Of Montreal mastermind Kevin Barnes is not one to make the same album twice. Roughly a decade ago he shifted from doing indie rock/trippy twee to electro-centric albums that often felt like twisted — but always fascinating — experiments. The first three albums from this second period of his career were especially experimental; Satanic Panic in the Attic (2004), Sunlandic Twins (2005) and Hissing Fauna, Are You the Destroyer? (2007). Fortunately, both critics and fans enjoyed being along for the sometimes crazy but always inspired ride. Still, Barnes eventually churned out some truly superb albums that felt more focused, especially the funk-o-matic, magic carpet ride that is Skeletal Lamping (2008) and the peculiar electro-R&B masterpiece False Priest (2010). If there was one album that felt like a bit of a misstep, it was last year’s rather avant-garde Paralytic Stalks, which felt like the work of an artist trying and often failing to rediscover himself. So, it wasn’t surprising that Barnes would shake the tree for his new album, Lousy with Sylvianbriar, and he really shook the hell out of it.
The first step Barnes took toward creating the new album was moving, albeit temporarily, to San Francisco, California to find himself a new muse. And it didn’t take him long, the city flooding his imagination with all sorts of ideas. He was so inspired that he practically wrote a new album overnight. Once he was done writing, he ventured home to Athens, Georgia and cherry-picked himself a mostly new band. They proceeded to spend two weeks of 12-hour days fleshing out and rehearsing Barnes’ new songs. As soon as everything felt right, they headed into the studio and quickly cut Of Montreal’s twelfth studio album, recording most of the songs live together in the same room on a 24-track tape machine without computers.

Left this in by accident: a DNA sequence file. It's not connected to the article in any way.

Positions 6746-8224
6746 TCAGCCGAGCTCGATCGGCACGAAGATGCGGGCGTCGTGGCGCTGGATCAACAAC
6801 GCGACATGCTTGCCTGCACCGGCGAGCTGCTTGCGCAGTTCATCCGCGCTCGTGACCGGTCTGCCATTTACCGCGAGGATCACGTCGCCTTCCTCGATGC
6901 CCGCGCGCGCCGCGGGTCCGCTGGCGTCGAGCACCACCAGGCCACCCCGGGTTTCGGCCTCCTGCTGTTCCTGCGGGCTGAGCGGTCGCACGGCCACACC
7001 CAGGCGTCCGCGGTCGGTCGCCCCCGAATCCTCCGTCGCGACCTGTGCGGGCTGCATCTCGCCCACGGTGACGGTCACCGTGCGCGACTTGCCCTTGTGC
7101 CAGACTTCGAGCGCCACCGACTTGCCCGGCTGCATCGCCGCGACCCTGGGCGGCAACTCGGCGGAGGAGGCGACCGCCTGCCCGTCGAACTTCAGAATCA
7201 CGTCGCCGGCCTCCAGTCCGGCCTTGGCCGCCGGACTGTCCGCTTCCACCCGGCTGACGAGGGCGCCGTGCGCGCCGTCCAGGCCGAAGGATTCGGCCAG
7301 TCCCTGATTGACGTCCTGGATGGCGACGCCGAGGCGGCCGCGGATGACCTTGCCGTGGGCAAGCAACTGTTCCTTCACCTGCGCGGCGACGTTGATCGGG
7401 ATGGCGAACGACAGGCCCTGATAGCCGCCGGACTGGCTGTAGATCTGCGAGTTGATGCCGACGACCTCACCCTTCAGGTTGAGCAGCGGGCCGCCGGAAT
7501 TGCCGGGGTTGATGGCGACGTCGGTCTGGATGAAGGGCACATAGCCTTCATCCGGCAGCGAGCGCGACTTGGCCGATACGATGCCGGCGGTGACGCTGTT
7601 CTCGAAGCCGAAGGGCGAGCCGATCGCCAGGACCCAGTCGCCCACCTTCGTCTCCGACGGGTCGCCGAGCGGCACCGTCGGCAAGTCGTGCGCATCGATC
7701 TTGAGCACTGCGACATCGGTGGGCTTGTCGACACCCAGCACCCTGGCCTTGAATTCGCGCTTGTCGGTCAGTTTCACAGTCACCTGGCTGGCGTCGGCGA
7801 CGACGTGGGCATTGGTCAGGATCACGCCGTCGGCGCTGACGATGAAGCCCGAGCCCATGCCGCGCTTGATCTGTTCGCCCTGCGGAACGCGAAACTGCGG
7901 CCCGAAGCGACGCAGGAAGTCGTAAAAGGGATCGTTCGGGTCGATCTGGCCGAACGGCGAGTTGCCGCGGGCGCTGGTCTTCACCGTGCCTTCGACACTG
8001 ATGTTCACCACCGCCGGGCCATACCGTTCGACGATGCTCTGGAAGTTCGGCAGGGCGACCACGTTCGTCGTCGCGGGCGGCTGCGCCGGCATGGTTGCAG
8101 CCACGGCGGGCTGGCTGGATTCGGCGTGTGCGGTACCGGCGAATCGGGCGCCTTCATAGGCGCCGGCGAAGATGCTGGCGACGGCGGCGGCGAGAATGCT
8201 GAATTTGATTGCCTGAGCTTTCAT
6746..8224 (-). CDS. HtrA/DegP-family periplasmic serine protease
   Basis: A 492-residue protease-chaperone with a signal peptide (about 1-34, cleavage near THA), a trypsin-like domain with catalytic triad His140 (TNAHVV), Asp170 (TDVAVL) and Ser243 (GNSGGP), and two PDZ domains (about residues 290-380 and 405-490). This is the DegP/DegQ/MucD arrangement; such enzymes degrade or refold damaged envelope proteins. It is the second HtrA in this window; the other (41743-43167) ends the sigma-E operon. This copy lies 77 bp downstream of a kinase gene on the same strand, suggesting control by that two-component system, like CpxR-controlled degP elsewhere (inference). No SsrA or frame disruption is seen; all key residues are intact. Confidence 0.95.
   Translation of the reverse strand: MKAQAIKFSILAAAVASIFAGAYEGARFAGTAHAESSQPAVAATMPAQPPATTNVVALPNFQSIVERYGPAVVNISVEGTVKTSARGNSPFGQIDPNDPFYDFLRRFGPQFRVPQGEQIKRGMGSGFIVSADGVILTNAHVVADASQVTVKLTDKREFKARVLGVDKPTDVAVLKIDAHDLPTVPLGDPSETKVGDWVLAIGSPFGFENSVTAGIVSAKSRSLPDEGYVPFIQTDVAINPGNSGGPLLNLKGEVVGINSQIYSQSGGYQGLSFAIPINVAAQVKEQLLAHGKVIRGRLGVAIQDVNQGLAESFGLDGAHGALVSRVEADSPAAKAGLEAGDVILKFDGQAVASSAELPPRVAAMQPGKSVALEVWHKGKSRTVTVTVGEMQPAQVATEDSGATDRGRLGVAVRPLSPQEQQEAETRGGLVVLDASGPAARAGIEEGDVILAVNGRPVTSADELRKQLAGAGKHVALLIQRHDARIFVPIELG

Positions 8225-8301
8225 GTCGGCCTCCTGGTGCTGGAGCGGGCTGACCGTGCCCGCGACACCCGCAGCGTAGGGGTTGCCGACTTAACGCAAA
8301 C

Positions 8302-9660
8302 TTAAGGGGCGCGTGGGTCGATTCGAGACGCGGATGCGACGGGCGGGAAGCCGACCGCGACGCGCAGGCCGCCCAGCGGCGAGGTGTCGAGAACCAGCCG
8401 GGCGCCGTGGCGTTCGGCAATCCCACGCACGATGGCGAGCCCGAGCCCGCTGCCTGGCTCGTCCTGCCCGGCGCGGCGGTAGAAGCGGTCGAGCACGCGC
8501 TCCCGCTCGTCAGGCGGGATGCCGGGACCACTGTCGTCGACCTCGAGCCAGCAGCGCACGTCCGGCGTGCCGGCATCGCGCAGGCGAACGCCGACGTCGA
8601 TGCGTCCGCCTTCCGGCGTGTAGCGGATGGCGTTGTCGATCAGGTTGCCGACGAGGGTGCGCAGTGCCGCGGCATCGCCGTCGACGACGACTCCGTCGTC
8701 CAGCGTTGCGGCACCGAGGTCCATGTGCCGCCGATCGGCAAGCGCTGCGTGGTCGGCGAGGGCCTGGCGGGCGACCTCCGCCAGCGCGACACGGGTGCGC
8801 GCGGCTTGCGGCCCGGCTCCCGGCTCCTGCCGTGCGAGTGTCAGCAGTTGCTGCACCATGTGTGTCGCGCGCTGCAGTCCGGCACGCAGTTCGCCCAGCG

It turns out San Francisco motivated Barnes to write a very organic, guitar-centric album that blends old school country, Americana and psychedelic rock — with a touch of the blues — in the vein of The Rolling Stones’ early work, vintage Bob Dylan and the latter days of The Beatles.
“Fugitive Air” ushers in the new album with layers of ’60’s-flavored guitars, including some trippy slide guitar that immediately hooks the listener. Meanwhile, Barnes’ vocals swirl around splendidly, even if the lyrics seem designed to confuse the hell out of the listener, not unlike many of Barnes’ poetic lyrics over the years. Here, he mentions “mausoleums,” “witchcraft,” and “genitalia,” among other peculiar things.
The lyrics of the ballad-esque “Obsidian Currents” make considerably more sense. “You’re so lizard-like / You don’t feel any passion for anything but yourself,” Barnes croons with a melody that calls to mind early Bowie, as does the psychedelic music, which also has a hint of The Grateful Dead.
“Triumph of Disintegration” has more of a modern sound with lo-fi garage rock guitars and a vibe that seems to split the difference between The Strokes and The Doors. Barnes sing-speaks some of the lyrics here, which would seem to be about one pondering whether they should stay in a relationship that’s disintegrating.
The album shifts into more of a folk rock mode for “Raindrop in My Skull,” which features Rebecca Cash on lead vocals. It’s the second to last song on the album and it’s like a breath of fresh air, just as things are starting to feel slightly redundant, the album overall almost being a bit too cohesive.
One thing is for certain: Barnes let his creativity run wild here, crafting a rather pleasant album that’s rich in kaleidoscopic color, and it’s sure to please longtime fans, particularly those of his early albums from before he found his electro-muse. It might be a strange trip, but it sure takes you to a lot of interesting places, and you have to bow down to him for still being able to pull a rabbit like this out of his magic hat after so many albums.
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